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RIM / NTP: Lessons for Entrepreneurs

Rich Tehrani commented on his blog, the other day, that Canadian companies don’t seem to be as concerned about US patents as they should be.  He was referencing the RIM / NTP patent dispute.

I concur.  Since returning to Canada, I’ve repeatedly encountered venture capitalists, and entrepreneurs, who don’t put much faith in patents.  One technology company I know of, in existance for more than 20 years, has fewer than 5 patents.  Another startup, raising a B round in a hotly contested market, just 3.  The common theme: patents are expensive to acquire, and difficult to defend.

This is incredibly short-sighted, and also somewhat ill-informed. 

In a recent conversation with our patent attorney, I learned that 70% of the patent applications sent to the US PTO are granted.  It’s relatively easy, if you do the work, to get your patent approved.  It’s common knowledge that the USPTO is backlogged.  The quality of these patents is suspect, which is what RIM is challenging in the NTP case right now, but the fact remains that patents are being granted.   That’s dangerous to you, as an entrepreneur, if you choose not to protect your own products.  However, it’s a potent weapon, if you make patents part of your strategy.

As for the expense, most patent agents have cookie cutter applications.  Form the claims, assemble the documents, and file.   For less than the cost of an engineer, you can probably file 10 to 12 patent applications per year.  A good strategy is to file one broad application for your idea, and then many smaller applications for related ideas, and implementation specific elements.  That’s where the cookie cutter approach can be especially beneficial.

If you make patent protection part of your business strategy, here are the benefits you might expect to see:

  1. Increased valuation.  Being able to say that your intellectual property is protected can raise the value of your company to either an acquirer or to a VC.  Large acquirers routinely value patent portfolios as part of a transaction.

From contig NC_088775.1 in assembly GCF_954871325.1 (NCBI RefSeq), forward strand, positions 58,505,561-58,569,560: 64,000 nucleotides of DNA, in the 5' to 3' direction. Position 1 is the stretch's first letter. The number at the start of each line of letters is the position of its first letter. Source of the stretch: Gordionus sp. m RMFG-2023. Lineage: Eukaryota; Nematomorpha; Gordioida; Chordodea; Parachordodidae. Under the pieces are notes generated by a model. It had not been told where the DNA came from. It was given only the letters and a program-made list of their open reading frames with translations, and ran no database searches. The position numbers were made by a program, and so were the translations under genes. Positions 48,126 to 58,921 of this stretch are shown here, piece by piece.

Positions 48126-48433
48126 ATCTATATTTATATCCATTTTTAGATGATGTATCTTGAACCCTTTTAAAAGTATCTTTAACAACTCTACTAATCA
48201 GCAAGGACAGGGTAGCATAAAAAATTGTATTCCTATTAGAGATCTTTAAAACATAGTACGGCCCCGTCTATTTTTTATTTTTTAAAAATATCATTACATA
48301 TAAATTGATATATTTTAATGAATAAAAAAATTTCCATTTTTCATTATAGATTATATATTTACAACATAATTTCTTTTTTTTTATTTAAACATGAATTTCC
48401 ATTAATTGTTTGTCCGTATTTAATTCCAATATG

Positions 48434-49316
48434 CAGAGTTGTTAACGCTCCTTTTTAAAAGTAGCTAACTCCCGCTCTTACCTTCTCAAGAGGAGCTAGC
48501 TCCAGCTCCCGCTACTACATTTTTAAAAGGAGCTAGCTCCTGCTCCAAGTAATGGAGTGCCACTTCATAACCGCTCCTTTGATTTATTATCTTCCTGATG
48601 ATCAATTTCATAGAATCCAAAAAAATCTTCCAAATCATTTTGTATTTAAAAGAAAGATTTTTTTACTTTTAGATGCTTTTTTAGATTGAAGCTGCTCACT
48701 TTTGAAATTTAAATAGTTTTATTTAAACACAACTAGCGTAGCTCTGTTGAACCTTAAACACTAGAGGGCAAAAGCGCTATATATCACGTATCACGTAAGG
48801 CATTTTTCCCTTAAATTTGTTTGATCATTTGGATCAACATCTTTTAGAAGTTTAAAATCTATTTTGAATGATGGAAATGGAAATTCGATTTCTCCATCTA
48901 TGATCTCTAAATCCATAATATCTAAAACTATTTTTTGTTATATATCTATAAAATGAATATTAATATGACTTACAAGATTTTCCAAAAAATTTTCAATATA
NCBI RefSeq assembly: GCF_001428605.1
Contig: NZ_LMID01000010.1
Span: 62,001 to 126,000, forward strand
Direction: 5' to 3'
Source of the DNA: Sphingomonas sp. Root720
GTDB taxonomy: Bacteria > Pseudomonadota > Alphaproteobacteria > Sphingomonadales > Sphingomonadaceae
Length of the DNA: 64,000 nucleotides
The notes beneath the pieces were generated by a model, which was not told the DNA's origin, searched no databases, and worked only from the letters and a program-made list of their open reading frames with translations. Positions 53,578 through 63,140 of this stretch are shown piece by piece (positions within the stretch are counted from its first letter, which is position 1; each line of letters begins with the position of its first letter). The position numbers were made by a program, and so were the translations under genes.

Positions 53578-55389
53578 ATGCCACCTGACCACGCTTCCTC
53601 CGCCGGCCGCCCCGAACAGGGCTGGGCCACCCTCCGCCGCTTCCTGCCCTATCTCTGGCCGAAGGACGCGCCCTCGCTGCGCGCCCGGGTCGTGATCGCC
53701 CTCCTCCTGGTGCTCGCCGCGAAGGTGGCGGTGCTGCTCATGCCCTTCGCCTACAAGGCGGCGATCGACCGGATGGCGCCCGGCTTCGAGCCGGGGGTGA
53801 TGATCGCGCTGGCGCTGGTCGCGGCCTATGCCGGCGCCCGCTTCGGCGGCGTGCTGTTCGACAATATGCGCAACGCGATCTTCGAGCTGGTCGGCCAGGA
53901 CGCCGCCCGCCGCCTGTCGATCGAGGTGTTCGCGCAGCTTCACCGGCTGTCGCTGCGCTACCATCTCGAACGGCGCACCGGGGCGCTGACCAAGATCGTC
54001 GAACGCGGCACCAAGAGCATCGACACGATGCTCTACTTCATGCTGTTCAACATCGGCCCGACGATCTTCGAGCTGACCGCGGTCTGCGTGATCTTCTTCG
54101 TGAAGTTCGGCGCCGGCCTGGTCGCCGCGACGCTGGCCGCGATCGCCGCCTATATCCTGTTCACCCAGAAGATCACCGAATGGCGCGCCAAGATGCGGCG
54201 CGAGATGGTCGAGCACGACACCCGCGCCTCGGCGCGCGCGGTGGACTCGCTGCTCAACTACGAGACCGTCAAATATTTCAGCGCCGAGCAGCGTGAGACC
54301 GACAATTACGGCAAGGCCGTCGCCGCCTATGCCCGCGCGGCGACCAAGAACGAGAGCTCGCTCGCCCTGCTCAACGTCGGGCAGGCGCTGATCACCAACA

2. Defensive weaponery.  RIM is being challenged by NTP.   Would the story be different if RIMs portfolio included a patent that read on NTPs?  At that point, neither party can use the IP, and a cross license is the only route forward for both.
  3. Cross licensing currency.  You may encounter a situation where you need intellectual property owned by another company.  Having currency of your own, in the form of a strong portfolio of patents, may allow you to negotiate a royalty-free license from the other company.

Few companies can afford, or wish to pursue, an offensive patent strategy, such as the strategy being pursued by NTP.  But that isn’t the only use for patents, and in some cases the best defense is a strong offensive capability.

{ 2 comments… add one }

  • Mitch Brisebois December 7, 2005, 8:52 pm

    Hey Alec!

    Good luck in the blog awards!

    I agree with all your points on IPR – it should be one of the top 6 things the entrepreneur should concern themselves with. The management team of any company should facilitate the develoment of an innovation culture. And to leverage that culture, an innovation management plan should be in place – to collect and review the ideas generated by the organization – and (more importantly) to focus creative efforts on gaps in the intellectual property defining the cluster (niche) the company strives to own.

    Another benefits I teach my students and the companies I consult to is that the patent process is a PROCESS – a discipline that is worthwhile. Whether or not you actually file the patent application – the process of defining an idea the way a patent would be formulated goes along way in defining a product roadmap!

    cheers – enjoy your blog!


  • Alec December 8, 2005, 4:03 am

    That is a great tip Mitch. The single biggest hurdle beyond the initial idea is simply documenting it.

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